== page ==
The Transportation Security Agency (TSA) uses invasive airport security screening methods that can present particular concerns to transgender travelers. These protocols can include intrusive body imaging using full-body screening technology and pat-downs of the groin and breast area. The screening can disclose that you are wearing prosthetics or binding materials. In some cases, these protocols result in a transgender traveler’s gender identity being revealed to others.
When traveling, you should be aware that TSA personnel (or in some airports, a private company’s staff) can search all of your luggage by hand. Certain items that might be restricted, such as gel-filled breast forms, are not included within the 3.4-ounce liquid limit. However, they may result in you being subject to additional screening. While medical equipment and prosthetics might be allowed through the checkpoint, if you are concerned about other travelers seeing what is in your luggage, other options may be to put these in your checked baggage or request a private screening.
Gender Presentation and Identification
Presenting proof of identity as a passenger who is 18 years old or older can cause some transgender travelers anxiety. Under TSA rules, you will need to provide your name, gender, and date of birth when you reserve an airline ticket, and this information has to match your government-issued photo ID. Gender information is used to eliminate false matches with the same or similar names. Some transgender travelers have different names and genders listed on different forms of ID. If you are in this situation, you should bring a photo ID that matches your reservation because your documents will be checked. It should not matter to a TSA officer that your gender presentation doesn’t match the gender marker on your ID.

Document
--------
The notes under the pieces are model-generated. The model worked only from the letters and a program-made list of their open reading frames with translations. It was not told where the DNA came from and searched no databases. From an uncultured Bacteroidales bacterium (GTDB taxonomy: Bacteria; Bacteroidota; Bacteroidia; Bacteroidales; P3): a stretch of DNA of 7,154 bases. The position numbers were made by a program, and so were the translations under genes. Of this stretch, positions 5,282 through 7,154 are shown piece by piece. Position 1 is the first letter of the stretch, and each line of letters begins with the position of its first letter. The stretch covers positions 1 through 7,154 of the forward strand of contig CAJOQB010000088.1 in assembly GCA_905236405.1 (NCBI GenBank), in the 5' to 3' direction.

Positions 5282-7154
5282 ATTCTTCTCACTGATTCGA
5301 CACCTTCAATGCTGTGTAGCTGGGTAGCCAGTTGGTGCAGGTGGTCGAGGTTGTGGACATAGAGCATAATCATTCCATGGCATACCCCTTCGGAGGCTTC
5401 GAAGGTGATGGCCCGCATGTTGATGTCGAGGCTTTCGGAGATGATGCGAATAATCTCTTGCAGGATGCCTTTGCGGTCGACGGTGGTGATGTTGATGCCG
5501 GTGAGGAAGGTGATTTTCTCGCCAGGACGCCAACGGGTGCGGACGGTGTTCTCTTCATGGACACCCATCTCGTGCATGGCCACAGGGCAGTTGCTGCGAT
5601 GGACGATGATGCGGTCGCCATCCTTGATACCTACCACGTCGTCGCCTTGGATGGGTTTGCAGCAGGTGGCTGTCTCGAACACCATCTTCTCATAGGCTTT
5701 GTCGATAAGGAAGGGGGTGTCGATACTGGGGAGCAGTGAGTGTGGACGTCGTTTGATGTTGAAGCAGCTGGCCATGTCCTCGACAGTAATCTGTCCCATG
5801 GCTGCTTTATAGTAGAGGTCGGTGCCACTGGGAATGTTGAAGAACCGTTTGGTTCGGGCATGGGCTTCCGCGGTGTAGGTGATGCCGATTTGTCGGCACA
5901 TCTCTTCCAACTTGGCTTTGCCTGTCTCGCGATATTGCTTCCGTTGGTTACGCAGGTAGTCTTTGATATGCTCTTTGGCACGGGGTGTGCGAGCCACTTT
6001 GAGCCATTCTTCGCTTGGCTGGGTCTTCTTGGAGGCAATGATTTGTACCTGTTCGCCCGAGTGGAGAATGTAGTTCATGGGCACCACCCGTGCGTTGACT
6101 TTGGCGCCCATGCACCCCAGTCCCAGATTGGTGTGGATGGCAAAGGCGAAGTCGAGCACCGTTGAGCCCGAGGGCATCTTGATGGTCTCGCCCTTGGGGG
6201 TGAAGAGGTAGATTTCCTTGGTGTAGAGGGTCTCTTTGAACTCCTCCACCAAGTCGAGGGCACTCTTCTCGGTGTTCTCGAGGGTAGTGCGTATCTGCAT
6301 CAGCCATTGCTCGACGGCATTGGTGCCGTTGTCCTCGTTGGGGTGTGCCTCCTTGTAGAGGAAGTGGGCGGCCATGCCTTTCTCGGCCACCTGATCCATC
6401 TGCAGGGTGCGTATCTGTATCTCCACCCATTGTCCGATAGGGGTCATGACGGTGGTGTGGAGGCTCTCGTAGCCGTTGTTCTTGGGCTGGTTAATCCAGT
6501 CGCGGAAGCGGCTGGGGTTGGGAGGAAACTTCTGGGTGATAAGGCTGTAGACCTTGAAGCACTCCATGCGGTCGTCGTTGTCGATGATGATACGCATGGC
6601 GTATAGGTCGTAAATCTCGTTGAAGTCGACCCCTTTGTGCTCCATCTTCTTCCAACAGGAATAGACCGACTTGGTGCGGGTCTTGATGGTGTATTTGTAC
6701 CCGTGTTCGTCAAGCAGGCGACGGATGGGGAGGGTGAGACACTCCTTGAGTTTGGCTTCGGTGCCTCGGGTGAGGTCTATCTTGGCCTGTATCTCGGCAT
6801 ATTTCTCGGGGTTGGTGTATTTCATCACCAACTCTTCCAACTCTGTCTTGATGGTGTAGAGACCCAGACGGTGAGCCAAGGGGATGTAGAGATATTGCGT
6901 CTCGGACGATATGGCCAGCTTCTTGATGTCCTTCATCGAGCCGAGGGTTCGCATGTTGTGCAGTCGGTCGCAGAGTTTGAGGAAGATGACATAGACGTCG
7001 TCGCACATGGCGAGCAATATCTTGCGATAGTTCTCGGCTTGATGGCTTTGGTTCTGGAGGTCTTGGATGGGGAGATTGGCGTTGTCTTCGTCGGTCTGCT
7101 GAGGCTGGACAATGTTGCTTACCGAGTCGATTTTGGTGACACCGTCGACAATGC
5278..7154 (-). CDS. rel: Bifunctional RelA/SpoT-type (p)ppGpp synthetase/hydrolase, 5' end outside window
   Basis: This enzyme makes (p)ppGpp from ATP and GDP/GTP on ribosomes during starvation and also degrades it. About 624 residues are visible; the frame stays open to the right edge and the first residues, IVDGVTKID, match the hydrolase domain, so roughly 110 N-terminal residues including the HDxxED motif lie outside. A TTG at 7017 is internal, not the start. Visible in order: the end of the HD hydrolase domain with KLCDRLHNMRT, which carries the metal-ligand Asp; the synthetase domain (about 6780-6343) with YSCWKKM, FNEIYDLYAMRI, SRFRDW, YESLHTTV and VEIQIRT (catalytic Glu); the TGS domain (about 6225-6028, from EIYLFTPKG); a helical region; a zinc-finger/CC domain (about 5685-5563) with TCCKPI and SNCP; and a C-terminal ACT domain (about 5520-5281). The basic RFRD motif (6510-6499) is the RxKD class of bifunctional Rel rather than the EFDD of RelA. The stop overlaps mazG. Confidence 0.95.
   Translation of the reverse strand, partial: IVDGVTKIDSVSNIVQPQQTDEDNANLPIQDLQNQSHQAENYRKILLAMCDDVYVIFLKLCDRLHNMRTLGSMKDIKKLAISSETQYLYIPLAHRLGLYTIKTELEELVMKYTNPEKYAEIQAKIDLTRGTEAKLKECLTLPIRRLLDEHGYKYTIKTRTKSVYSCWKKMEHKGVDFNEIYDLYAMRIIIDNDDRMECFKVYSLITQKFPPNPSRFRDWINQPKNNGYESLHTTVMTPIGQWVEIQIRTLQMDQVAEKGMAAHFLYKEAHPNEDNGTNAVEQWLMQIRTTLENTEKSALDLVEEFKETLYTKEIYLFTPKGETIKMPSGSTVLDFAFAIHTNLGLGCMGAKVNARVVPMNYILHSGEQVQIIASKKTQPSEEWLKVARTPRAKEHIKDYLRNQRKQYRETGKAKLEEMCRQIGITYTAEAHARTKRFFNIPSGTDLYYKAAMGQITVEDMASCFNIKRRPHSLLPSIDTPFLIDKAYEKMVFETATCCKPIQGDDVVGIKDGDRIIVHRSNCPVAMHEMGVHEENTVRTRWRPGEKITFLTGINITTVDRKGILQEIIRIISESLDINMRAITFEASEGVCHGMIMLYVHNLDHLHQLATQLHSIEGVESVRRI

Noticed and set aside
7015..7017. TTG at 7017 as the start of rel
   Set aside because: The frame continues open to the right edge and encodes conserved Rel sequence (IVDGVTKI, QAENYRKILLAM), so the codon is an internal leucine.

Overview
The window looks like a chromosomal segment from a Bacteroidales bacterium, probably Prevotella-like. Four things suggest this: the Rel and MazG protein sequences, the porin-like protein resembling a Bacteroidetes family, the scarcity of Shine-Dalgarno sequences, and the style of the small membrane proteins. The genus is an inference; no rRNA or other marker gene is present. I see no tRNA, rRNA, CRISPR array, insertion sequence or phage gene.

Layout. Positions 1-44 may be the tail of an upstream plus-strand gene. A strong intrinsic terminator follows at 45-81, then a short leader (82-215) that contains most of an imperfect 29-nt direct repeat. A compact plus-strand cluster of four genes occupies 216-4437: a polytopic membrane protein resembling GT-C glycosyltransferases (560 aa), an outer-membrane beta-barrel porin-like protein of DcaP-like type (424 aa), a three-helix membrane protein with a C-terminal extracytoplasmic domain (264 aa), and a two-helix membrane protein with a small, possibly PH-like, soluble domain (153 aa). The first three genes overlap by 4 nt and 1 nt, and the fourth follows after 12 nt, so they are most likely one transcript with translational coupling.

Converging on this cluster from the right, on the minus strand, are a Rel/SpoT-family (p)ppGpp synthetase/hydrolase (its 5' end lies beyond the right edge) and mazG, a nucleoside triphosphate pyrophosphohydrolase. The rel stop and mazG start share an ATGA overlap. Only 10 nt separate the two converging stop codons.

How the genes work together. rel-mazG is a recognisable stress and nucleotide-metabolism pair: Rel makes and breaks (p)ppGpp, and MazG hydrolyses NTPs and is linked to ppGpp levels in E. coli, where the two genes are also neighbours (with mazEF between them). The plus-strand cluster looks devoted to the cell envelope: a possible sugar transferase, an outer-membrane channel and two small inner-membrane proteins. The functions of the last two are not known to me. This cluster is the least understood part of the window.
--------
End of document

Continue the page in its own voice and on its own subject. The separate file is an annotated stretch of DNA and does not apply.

Can I Opt Out of a Full Body Scan?
Once you get to a security checkpoint at the airport, you must complete the screening process. TSA is authorized to fine you up to $11,000 if you don’t. TSA uses Advanced Imaging Technology (AIT) to scan the contours of a traveler’s body to look for things concealed under clothes that could be dangerous items. A matter of particular concern to transgender travelers is that full body scanners may reveal intimate contours of your body. You can choose whether to be screened with a full-body scanner or a pat down search.
The scanner uses software that displays the outline of a generic person and identifies locations on the body that are categorized as anomalies or alarms that require a closer look. The TSA agent picks the gender that the technology should scan for just before the scan. The “anomalies” in a scan may include contours not considered typical for someone of a particular gender, or items like binding garments or prosthetics. Anything that the agent believes is out of the ordinary may be treated as a threat. An anomaly may result in a pat down or trigger unfounded fears in screening personnel.
You can opt out of the scan altogether, but you will be required to undergo a thorough pat down. If you choose a pat down in order to avoid the scans, the pat down will need to be performed by an officer of your gender based on your gender presentation, rather than your identification or through personal questions. Travelers may ask for a private screening at any time. You may take a witness of your choosing with you when you are being privately screened.
Can I Complain About Negative or Harmful TSA Screening?
If you believe your screening was inappropriate, you can ask to talk to a supervisor. You should tell the supervisor what occurred, the name of the TSA agent who conducted the screening or who was otherwise involved, and make an official complaint. The United States Department of Homeland Security’s Travel Redress Inquiry Program has a portal through which travelers can seek redress for negative screening experiences. You can also contact TSA through its website or call the TSA Office of Civil Rights. At some airports private companies conduct the screening, and they may have their own complaint processes.
In some cases, it may be appropriate to contact a private attorney or an LGBTQ social justice organization.